Nearly 80 percent of Americans live in cities and metropolitan areas. Increasingly, those cities are challenged by aging water and transportation systems that are nearing or exceeding their designed capacity. A new focus on flood and other natural disaster resilience is driving city planners to leverage mixed-use infrastructure, including parks, to address civic needs while taking advantage of cost savings and other social benefits.
Houston’s most significant natural resource, Buffalo Bayou, is increasingly accessible to locals and visitors alike, thanks to the efforts of Buffalo Bayou Partnership and funding from numerous public and private entities.
With a focus on revitalizing a 10-mile stretch of the bayou over the past 30 years, Buffalo Bayou Partnership (BBP) has already transformed sections of the bayou and its banks to create parks, trails, and bridges. Most recently, BBP renovated the 160-acre green space called Buffalo Bayou Park. The park features trails, a nature play area, dog park, performance pavilions, a cafe, and two visitor centers, which offer boat and bike rentals. Planning has begun for BBP’s next big project, the equitable development of Buffalo Bayou’s eastern sector. BBP is working with local partners to revitalize neighborhoods in the area, while celebrating their rich cultural and industrial heritage.
|Infrastructure Type||Waterfront / Waterway|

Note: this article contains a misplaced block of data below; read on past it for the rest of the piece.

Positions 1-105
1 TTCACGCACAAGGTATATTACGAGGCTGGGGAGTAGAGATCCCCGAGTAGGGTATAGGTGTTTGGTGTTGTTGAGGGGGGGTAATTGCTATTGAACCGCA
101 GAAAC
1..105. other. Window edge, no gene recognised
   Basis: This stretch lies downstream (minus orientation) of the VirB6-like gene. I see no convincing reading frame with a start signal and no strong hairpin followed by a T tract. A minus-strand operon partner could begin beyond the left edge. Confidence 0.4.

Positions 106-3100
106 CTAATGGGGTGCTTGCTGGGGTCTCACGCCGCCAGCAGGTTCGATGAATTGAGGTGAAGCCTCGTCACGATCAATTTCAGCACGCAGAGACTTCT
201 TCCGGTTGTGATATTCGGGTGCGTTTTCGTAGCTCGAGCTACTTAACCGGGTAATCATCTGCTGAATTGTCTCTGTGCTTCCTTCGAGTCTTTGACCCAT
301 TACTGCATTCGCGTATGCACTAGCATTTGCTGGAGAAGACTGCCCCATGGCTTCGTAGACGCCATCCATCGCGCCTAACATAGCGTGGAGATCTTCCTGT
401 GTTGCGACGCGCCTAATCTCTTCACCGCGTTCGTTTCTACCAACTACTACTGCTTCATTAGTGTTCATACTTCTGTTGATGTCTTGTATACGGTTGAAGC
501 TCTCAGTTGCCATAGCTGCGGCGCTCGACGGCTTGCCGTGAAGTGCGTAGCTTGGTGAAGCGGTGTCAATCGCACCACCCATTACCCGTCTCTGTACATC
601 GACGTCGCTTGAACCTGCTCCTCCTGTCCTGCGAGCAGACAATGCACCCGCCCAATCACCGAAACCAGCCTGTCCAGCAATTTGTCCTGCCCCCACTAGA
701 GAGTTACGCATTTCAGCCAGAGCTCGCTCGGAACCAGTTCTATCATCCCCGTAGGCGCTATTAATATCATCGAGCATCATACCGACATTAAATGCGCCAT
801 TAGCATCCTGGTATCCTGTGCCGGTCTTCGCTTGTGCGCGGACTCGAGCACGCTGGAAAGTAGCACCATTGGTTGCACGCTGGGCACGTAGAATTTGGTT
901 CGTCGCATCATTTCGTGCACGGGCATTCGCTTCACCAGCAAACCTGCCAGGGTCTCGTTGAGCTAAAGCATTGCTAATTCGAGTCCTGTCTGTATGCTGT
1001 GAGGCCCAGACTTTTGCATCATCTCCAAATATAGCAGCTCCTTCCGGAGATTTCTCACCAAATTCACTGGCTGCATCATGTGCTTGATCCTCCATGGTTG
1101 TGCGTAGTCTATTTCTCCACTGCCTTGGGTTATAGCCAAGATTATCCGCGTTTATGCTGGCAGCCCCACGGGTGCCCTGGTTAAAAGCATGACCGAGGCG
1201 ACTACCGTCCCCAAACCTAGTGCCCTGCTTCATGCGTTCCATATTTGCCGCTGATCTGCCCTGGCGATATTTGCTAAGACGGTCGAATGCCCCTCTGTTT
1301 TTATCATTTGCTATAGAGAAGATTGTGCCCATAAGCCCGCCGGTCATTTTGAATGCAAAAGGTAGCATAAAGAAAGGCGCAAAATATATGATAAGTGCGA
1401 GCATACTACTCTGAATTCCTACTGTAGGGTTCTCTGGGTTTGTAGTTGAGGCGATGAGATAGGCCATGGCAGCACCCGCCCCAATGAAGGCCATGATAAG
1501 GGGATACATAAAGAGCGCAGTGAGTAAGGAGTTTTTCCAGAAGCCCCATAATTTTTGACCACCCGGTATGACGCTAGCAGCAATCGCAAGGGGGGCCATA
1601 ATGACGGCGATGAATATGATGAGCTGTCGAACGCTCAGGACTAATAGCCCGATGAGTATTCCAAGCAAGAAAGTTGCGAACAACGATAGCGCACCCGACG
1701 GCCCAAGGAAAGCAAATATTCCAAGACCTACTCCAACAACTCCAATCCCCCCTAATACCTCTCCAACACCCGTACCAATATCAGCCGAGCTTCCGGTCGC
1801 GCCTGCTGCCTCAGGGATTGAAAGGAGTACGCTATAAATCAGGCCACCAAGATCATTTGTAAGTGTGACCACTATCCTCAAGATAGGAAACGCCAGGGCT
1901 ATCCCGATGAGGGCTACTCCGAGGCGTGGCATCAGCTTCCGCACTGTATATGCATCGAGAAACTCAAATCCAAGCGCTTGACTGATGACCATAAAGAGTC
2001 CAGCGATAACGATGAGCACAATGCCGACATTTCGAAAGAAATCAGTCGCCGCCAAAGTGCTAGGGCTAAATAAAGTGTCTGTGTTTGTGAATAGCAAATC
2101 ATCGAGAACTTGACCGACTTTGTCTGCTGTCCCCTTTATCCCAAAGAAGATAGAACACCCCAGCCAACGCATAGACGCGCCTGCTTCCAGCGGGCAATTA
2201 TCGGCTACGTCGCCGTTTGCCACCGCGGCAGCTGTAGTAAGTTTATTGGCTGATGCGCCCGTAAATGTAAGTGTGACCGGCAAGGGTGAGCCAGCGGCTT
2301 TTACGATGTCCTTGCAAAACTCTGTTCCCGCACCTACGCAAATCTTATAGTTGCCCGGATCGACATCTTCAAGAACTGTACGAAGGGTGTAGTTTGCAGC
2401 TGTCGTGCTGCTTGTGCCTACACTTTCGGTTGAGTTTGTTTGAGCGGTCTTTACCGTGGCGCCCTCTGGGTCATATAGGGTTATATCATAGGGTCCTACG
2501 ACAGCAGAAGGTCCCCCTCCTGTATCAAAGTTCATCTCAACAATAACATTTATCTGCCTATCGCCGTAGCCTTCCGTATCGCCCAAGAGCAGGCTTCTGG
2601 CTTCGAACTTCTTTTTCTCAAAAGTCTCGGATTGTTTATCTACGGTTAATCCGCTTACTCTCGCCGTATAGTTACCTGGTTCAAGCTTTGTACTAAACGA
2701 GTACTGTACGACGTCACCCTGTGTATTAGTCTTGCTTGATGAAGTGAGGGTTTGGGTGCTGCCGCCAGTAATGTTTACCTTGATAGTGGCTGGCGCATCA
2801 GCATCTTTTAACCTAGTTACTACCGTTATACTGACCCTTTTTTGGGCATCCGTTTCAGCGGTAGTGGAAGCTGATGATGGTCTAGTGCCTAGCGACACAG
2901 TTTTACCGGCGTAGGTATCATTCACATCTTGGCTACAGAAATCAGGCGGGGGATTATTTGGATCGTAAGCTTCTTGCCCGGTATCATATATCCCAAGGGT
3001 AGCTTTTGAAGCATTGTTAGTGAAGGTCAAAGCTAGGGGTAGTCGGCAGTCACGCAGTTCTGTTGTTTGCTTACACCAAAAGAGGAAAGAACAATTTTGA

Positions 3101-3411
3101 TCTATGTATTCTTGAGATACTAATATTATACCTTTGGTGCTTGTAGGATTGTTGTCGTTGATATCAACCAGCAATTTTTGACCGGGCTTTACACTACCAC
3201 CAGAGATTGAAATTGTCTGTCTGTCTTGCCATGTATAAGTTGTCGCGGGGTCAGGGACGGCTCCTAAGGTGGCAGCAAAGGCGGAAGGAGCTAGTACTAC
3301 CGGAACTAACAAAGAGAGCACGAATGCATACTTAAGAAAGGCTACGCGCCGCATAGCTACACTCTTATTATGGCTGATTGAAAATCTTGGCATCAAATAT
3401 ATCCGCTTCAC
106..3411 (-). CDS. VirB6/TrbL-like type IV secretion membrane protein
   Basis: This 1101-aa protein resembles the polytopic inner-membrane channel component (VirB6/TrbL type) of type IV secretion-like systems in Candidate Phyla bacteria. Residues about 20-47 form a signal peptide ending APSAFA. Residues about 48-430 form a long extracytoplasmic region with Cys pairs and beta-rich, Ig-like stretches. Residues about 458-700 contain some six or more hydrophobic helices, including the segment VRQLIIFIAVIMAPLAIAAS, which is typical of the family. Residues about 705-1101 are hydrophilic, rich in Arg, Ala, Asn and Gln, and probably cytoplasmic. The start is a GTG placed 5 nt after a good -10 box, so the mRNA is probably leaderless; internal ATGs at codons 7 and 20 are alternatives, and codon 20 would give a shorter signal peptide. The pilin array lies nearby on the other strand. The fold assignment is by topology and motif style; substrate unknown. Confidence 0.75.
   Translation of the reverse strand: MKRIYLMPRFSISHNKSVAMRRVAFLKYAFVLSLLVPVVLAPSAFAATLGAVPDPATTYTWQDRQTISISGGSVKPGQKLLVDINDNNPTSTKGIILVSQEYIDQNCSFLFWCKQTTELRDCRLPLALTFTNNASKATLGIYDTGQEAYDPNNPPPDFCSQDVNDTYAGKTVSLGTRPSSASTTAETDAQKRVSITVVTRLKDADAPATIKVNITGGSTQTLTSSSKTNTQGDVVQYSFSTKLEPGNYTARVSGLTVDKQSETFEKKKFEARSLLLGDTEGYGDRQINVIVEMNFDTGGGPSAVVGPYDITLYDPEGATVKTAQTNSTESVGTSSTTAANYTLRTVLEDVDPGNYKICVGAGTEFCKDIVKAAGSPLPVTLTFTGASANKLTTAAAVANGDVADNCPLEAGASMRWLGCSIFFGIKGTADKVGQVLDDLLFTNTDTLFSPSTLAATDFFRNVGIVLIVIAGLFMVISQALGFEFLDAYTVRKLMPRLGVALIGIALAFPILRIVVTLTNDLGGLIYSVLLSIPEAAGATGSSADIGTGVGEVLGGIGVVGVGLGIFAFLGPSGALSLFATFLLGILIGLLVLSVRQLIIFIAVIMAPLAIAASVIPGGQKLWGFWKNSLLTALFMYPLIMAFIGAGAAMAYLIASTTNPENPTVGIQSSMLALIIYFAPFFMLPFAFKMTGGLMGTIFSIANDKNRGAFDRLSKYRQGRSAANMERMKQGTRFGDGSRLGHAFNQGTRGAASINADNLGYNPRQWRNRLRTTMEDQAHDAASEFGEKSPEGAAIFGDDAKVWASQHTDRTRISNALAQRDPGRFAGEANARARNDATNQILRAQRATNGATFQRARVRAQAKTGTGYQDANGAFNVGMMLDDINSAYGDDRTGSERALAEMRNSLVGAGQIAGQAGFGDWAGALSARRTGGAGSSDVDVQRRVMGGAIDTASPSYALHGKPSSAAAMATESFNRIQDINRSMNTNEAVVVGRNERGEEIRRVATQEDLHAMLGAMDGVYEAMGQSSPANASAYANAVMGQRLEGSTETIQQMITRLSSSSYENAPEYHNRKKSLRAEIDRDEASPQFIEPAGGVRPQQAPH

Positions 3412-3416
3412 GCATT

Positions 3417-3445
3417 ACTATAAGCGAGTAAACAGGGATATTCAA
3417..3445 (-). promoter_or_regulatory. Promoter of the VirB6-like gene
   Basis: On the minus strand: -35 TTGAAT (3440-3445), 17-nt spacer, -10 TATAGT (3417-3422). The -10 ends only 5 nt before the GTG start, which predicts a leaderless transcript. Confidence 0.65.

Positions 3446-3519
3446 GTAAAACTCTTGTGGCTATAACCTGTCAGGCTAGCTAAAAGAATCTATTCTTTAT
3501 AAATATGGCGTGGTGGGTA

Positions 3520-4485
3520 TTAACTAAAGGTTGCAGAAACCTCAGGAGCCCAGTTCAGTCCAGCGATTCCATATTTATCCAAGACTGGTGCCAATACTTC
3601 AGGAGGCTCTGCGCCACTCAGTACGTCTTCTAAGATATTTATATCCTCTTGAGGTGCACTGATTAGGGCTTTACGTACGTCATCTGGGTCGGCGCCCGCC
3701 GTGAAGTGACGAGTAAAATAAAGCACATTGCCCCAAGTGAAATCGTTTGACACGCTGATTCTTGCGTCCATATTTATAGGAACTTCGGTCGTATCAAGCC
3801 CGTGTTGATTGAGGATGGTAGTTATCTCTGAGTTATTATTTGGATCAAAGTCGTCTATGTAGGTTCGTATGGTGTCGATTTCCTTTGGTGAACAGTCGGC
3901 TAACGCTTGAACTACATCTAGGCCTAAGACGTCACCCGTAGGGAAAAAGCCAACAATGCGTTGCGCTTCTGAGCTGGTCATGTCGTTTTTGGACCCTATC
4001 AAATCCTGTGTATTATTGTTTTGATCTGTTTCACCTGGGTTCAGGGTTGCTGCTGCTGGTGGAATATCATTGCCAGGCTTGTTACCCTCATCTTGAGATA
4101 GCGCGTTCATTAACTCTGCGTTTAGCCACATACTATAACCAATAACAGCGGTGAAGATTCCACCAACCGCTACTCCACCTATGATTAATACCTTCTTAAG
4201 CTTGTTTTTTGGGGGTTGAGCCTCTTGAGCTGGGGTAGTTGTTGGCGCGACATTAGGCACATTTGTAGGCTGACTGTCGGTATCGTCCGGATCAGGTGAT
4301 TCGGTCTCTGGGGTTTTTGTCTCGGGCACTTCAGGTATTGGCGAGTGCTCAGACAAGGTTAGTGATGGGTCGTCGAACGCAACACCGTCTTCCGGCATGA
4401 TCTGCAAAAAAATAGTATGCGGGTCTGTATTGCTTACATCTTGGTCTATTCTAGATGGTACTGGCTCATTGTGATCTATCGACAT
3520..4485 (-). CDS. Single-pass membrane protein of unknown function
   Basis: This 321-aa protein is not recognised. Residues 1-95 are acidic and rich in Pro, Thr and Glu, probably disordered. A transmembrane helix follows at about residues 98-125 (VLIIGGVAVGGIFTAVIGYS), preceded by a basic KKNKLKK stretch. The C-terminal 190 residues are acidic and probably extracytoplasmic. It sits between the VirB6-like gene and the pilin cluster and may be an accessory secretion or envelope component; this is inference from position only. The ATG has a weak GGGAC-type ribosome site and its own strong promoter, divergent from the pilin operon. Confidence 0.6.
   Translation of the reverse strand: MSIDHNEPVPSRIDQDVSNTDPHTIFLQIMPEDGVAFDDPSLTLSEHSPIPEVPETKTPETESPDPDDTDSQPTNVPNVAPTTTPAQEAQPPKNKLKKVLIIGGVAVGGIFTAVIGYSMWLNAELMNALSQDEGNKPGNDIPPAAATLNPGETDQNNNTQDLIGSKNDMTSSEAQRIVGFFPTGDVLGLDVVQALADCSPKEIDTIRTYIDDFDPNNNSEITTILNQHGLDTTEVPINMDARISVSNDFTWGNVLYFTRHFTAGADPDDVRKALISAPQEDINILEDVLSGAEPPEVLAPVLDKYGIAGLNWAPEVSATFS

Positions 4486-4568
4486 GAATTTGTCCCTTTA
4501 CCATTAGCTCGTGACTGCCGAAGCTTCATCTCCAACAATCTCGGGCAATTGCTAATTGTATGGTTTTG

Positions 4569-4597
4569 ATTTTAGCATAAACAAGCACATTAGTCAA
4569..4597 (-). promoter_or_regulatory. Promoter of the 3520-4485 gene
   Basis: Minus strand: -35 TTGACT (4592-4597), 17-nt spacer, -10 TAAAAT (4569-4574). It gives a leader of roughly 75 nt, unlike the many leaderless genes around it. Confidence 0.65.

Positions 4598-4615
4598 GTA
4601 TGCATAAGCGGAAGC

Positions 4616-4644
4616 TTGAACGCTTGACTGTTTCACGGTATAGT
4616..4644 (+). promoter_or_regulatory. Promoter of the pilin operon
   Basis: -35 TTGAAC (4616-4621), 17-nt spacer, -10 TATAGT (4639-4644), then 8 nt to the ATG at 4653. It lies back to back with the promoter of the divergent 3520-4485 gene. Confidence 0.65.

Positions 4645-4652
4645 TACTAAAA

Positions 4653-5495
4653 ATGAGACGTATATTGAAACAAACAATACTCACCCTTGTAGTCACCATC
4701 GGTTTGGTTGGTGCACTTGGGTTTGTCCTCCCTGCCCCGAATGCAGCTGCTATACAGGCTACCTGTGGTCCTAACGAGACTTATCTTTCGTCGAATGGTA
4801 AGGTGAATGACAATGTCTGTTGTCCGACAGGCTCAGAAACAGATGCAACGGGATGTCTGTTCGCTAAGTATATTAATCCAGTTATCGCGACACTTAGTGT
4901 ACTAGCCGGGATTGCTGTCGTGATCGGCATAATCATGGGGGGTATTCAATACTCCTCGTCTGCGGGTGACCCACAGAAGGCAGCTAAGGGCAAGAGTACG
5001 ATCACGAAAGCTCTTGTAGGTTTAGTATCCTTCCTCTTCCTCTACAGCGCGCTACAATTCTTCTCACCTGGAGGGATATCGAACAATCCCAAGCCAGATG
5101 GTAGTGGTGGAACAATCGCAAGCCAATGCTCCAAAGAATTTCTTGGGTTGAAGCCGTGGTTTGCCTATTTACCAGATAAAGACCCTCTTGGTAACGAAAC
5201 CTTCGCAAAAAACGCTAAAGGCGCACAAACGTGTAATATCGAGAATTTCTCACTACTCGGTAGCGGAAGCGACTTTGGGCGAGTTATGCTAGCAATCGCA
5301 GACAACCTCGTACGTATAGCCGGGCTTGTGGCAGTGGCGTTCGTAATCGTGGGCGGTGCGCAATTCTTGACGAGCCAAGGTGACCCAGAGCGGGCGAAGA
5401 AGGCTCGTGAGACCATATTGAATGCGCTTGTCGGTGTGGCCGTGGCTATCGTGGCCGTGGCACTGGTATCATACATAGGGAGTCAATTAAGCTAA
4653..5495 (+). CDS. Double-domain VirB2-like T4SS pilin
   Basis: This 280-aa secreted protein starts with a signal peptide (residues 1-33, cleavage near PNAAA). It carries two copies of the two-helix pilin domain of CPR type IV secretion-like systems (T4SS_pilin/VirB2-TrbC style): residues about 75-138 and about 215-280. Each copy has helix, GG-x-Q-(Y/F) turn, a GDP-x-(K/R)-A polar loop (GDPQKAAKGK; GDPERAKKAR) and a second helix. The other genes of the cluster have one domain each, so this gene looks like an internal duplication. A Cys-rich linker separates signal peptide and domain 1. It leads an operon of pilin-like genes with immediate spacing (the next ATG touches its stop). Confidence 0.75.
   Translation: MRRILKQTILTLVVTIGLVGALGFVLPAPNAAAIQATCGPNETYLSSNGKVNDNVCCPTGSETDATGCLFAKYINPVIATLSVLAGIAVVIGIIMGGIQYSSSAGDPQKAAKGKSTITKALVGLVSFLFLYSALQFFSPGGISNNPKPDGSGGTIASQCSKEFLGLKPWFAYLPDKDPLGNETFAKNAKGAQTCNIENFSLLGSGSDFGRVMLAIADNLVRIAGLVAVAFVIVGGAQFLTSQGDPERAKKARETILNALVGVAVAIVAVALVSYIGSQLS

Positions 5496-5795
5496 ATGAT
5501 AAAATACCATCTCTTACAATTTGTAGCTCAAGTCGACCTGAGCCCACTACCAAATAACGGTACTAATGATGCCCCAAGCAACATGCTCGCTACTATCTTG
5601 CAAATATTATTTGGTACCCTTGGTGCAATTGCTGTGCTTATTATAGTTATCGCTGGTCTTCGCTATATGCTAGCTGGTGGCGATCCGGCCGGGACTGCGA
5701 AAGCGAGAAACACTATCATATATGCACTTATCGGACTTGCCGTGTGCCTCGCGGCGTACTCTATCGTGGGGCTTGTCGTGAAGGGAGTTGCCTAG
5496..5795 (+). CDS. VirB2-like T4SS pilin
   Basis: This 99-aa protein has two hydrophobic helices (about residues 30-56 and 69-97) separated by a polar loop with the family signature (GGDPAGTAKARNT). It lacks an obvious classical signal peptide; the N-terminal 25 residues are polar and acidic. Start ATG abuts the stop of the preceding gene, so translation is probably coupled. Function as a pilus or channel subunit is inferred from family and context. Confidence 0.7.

|Status||Open / Ongoing|
|Size||6400 acres, 10 miles|
|Design Team||SWA, Page, Herves Descottes, Reed Hilderbrand, Lake/Flato|
Managed and operated by Buffalo Bayou Partnership in partnership with the City of Houston, Harris County, and Harris County Flood Control District
Latest News / Buffalo Bayou
During Hurricane Harvey, Buffalo Bayou Park was inundated with floodwaters. Mountains of sand and debris littered the park’s western end. Yet within a week, joggers returned to the trails and the restaurant was up and running. The relatively fast reopening signals how urban planning mitigated the damage of one of the costliest floods in U.S. history. And planners say it now holds broader lessons as the growing challenge to plan for the effects of climate change becomes a larger part of commercial development.
During the past 15 years, the Buffalo Bayou Partnership has invested or leveraged more than $144 million to compile a 70-acre patchwork of public spaces along the eastern waterfront.